Medieval man's riding bootsI was speculating the other day about the drabness of male clothing. At work, they wear plain suits, usually in boring dark colours, with plain shirts and – if they really want to express their individuality and stylish good taste – a nice, subtly elegant tie. At leisure they wear, pretty much universally, plain jeans/trousers and a plain T-shirt or some variation on that theme. Men’s clothes are, generally speaking, really boring. How they suffer.

Twas not ever thus. Back in the olden days, men used to dress up in gorgeous colours and glorious finery. Dressing up was about making a show of your wealth, proving that you could afford to buy clothes that were coloured with expensive dyes or dripping with jewels. As such, since showing off was no doubt just as much a manly endeavour then as it is now, it was positively fabulous to dress up in bright and sumptuous manly clothes.

(See here for some examples.)

Men certainly didn’t wear the same clothes as women (unless they were poor enough to have no choice, that is) because I suspect that it has always been important in patriarchy for men and women to be demarcated by costume. I also suspect, and all the evidence of which I am aware bears this out, that women’s costume has always been more restrictive and less practical than men’s clothing, in order to emphasise and enhance their oppression. Nevertheless, there was certainly a time when men sought to express themselves through flamboyant outfits and wore beautiful clothes and fabulous jewels to show off their wealth.

My theory – which, I confess, I have not troubled to test against any actual historical facts – is this.

In the mid to late 17th century, when England was experiencing both the overthrow and the restoration of the monarchy, there was a real surge in protestant feeling and protestant religion – protesting against, among other things, the catholic church’s obsession with wealth and with the accumulation and display of riches. An important strand was puritanism, protesting against pretty much anything that was fun or pleasurable (which included dressing up in ostentatious finery).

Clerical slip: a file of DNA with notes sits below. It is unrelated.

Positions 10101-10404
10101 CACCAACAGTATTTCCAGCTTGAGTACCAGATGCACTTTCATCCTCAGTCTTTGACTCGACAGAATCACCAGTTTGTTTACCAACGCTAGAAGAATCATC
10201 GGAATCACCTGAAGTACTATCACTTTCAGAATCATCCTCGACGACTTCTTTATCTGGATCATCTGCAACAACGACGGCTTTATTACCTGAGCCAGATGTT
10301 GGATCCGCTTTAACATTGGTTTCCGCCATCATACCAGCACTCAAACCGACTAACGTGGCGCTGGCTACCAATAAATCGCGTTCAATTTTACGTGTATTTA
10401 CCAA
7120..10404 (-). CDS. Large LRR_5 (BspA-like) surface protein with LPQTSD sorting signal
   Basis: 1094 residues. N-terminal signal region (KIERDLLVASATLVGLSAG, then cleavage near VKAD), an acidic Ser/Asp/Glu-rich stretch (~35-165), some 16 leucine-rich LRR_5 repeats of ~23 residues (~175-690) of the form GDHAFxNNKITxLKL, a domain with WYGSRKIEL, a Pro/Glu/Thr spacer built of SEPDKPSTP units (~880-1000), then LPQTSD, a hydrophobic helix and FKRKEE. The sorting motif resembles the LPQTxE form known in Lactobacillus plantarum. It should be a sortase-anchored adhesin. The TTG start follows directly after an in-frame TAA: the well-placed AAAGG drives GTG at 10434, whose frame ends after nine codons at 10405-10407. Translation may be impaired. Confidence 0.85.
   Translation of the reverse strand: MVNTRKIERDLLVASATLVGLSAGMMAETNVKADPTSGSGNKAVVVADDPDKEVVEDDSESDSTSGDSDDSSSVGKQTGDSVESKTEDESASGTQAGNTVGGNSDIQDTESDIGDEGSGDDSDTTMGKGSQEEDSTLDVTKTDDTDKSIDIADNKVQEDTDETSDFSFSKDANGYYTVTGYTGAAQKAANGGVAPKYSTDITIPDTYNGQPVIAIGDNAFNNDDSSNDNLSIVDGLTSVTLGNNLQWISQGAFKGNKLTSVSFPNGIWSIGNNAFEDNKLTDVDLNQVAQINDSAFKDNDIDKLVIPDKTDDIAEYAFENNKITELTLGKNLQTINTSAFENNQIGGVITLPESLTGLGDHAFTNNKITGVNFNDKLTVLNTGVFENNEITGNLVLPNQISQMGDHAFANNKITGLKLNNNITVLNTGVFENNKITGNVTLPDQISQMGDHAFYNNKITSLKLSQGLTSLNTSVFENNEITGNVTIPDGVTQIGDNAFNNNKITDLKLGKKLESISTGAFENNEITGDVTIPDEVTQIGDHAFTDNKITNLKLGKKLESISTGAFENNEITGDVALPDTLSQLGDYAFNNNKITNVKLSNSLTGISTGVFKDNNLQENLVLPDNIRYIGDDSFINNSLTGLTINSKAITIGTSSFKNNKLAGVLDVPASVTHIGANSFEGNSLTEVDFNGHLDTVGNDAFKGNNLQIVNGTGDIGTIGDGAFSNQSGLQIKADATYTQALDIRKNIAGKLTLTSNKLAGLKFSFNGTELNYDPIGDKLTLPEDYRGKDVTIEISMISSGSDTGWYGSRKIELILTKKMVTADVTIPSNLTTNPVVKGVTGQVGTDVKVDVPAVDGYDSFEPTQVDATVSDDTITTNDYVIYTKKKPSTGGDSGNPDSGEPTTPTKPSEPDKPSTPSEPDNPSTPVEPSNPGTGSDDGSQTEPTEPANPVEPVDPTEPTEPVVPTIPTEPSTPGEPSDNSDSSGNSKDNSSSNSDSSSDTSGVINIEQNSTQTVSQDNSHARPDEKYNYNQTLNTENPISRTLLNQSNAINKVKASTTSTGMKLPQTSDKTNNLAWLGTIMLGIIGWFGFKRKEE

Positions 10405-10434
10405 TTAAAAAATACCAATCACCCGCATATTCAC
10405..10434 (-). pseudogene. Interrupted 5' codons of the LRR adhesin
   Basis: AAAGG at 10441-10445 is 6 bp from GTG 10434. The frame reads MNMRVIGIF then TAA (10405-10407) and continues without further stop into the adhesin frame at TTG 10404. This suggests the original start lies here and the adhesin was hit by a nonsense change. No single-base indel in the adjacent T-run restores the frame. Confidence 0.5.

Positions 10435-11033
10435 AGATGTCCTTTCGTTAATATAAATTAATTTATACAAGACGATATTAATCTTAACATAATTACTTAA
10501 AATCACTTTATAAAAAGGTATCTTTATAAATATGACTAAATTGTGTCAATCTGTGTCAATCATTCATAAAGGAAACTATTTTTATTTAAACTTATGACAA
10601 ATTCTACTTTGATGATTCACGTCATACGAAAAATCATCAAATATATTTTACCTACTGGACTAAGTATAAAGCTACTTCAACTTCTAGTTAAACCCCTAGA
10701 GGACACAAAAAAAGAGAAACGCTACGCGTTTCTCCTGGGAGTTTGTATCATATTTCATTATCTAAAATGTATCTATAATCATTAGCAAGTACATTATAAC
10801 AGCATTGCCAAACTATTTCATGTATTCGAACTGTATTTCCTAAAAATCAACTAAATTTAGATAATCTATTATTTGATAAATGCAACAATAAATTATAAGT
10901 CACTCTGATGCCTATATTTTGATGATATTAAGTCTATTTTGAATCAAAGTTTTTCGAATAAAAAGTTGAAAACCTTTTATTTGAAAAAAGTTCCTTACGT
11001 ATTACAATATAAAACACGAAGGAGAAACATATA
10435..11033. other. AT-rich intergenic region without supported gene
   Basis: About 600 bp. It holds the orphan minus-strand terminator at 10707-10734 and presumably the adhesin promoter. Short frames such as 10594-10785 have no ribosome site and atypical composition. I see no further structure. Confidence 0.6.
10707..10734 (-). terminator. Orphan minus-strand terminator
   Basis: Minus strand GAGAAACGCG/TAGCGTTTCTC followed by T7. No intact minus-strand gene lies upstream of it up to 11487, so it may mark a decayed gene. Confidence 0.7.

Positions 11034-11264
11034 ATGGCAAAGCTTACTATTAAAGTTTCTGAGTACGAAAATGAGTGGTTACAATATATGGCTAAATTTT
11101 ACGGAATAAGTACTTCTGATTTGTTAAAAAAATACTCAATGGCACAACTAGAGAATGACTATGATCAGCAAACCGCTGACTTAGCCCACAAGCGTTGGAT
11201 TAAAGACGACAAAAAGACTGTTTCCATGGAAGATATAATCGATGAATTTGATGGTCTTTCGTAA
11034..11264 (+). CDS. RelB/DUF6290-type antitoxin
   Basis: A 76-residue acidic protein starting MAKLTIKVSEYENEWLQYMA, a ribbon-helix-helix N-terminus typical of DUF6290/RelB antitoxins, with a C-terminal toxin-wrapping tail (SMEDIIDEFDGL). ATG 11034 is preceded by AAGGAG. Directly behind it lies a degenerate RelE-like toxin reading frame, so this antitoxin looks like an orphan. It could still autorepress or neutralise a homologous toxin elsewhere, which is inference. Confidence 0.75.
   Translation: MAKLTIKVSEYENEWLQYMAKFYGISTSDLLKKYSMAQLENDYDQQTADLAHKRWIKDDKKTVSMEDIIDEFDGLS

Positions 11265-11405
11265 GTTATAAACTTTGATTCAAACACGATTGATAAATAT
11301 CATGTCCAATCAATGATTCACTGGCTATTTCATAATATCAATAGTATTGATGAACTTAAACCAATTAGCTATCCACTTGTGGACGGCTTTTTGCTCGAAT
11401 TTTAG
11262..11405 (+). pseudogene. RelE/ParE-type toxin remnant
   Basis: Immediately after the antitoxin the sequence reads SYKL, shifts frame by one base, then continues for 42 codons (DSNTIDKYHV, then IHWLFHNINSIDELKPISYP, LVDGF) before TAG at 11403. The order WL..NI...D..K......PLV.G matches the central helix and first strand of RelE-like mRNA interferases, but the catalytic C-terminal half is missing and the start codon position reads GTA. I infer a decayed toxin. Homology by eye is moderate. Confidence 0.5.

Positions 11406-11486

My theory is that in the rough-and-tumble of this revolutionary thinking, this turning away from things of the flesh and from worldly pleasures, the pleasure of dressing up got lumped in with sex, got lumped in with sensuality, got lumped in with idleness and weakness and folly. For good reason – when a man could spend as much on a single pair of shoes as a whole village of peasants would earn in a year* there has to be something wrong in the world.

[* Figures may not be based on actual research.]

My theory goes further. Not only did sartorial pleasure get mixed up with the pleasure of sex, sensuality, and with the sins of weakness, idleness and folly – but the whole jolly lot got mixed up that old chestnut, femininity. After all, if you are a seventeenth century puritan seeking to locate the source of all evil in worldly pleasure, where do you look? Why, to women of course.

When all the fuss had died down and people quietly started returning to worldly vices, men managed to rescue the sensual pleasures of food and drink for themselves, and they certainly didn’t forget lust or covetousness. But they apparently forgot to reclaim their ancient right to dress in pretty clothes.

More fool them. I think it is no coincidence that men who do wear fun clothes are men seeking liberation from their own oppression. The flower power of the 1960s, the bright stripey trousers of hippies at a festival, the outrageous costumes in gay pride parades, and even the small rebellion of a snazzy tie in a grey office – they all reach out for what we women already know. Dressing up is fun. Men should be allowed to do it to!

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